The title essentially explains it all. Some GEO launch vehicles like Proton, which launches from Baikonur at a latitude of 46 degrees, launch into a supersynchronous orbit. So at what point is the supersynchronous, bi-elliptic transfer more efficient than the Hohmann transfer when launching into geostationary orbit?

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    $\begingroup$ See also space.stackexchange.com/q/57669/6944 $\endgroup$ Jan 11 at 17:13
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    $\begingroup$ I would add one comment to the Op's question; normally the $\Delta_v$ in the previous answers on this forum usually give the $\Delta_v$ from LEO to GEO via either GTO or via super synchronous. But the $\Delta_v$ that matters is the $\Delta_v$ from GTO to GEO as compared with the $\Delta_v$ super synchronous orbit to GEO. That's because the launch vehicle may have that extra capability built in for the extra $\Delta_v$ to get all the way to super synchronous orbit instead of GTO. And if so, that saves on the additional $\Delta_v$ rockets in the payload required. $\endgroup$
    – Sheldon
    Jan 11 at 17:43
  • $\begingroup$ Also, the 2nd stage of the launch vehicle wants to stay in the GTO orbit (not GEO), so it can burn up as the perigee slowly degrades instead of becoming permanent GEO space junk. So the launch vehicle can't go all the way to GEO, but the launch vehicle can go all the way to either GTO or super synchronous without creating space junk. And I'm guessing it always requires less additional $\Delta_v$ from the payload's rockets if the launch vehicle goes higher to super synchronous instead of just GTO. $\endgroup$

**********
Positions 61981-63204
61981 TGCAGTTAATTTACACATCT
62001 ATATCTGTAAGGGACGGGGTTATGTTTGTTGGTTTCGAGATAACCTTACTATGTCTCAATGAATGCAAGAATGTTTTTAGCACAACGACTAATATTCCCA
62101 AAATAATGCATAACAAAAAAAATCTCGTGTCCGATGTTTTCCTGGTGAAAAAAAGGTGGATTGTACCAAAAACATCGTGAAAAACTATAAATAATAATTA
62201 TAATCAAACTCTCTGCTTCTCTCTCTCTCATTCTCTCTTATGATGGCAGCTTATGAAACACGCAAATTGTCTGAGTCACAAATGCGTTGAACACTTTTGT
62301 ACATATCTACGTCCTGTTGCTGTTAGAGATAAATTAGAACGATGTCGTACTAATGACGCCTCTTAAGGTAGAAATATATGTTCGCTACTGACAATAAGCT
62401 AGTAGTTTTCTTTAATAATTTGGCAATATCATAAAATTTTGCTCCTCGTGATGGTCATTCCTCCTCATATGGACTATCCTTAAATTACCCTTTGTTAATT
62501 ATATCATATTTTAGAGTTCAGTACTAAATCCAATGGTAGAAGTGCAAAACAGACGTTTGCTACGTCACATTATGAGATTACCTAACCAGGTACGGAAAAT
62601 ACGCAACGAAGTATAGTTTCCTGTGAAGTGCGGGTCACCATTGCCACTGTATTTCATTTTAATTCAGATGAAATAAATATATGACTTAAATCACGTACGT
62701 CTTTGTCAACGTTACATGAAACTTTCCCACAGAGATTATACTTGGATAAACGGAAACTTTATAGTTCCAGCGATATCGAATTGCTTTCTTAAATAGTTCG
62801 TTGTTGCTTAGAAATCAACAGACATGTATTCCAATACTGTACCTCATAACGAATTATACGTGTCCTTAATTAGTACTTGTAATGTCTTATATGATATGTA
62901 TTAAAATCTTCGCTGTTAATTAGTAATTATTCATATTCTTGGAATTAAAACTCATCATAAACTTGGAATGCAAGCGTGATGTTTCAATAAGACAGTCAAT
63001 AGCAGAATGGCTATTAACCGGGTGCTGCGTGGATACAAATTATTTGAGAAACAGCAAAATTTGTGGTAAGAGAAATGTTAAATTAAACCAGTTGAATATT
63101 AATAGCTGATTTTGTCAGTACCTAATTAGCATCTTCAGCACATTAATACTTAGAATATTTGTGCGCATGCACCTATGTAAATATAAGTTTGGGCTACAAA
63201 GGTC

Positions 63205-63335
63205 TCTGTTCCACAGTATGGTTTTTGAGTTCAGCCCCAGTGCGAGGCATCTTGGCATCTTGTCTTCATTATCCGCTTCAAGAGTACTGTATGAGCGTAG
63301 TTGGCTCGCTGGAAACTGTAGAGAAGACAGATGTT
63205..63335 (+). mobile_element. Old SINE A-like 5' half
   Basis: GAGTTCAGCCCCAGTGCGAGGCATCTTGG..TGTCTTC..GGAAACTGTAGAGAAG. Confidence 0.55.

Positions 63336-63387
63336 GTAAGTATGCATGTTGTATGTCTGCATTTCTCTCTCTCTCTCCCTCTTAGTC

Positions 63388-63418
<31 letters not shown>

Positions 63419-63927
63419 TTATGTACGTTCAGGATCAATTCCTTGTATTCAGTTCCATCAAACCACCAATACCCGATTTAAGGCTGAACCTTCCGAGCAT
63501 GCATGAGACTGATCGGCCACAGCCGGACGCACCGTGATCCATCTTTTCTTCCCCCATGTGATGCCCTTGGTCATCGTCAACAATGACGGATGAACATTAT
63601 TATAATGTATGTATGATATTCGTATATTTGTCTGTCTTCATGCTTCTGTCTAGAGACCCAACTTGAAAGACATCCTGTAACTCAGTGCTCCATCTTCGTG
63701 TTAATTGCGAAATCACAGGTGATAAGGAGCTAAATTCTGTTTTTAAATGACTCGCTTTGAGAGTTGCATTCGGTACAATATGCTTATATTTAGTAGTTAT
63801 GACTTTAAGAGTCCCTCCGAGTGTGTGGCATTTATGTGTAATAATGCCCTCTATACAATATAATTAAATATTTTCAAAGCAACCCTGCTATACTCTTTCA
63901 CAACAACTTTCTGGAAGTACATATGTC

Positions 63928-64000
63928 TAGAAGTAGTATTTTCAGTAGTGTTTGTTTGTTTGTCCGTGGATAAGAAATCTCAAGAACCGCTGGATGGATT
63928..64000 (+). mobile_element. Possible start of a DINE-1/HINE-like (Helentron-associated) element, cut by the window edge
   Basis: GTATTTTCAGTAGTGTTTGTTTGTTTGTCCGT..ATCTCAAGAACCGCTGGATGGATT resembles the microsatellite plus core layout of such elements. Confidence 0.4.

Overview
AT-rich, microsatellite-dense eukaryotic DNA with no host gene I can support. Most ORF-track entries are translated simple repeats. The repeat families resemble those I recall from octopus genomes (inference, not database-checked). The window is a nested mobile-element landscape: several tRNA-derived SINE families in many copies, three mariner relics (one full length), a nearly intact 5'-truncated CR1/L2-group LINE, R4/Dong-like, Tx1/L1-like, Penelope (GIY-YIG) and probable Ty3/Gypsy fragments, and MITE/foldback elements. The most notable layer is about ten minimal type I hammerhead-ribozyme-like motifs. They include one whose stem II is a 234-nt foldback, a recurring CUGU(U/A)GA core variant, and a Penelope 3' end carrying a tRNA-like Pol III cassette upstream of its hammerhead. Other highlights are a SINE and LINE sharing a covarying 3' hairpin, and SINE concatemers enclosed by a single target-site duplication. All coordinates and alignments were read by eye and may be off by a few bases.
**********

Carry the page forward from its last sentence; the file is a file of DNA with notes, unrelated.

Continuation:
– Sheldon
    Jan 11 at 17:56
  • $\begingroup$ The effective latitude of Baikonur for space-launch purposes isn't 46°; it's over 54°, because they can't launch directly east (they have to go northeast to keep from dropping rocket stages on China, never mind that China does that to itself all the time). $\endgroup$
    – Vikki
    Jan 12 at 4:45

(mostly recycled from What are the benefits of supersynchronous transfer orbits?)

Excuse the wall of plots but I really do think they describe it better than my words ever could :)

The total $\Delta V$ costs for the standard (Hohmann like) method (inclined 250 km parking orbit to geostationary orbit) are:

standard method

While the total $\Delta V$ costs for the supersynchronous method are:

super method

The $\Delta V$ is lower for the supersynchronous method in the coloured regions of this plot:

super better than standard

The $\Delta V$ savings for the supersynchronous method is shown here (less than zero is less efficient):

total savings

However, when you only consider the maneuvers that the spacecraft is (typically) responsible for (i.e., post injection), it is always equal OR more efficient to use a supersynchronous transfer. The $\Delta V$ cost of the final burn for the standard method is:

standard final burn

For the supersynchronous method, the $\Delta V$ cost of the final two burns is:

super final 2 burns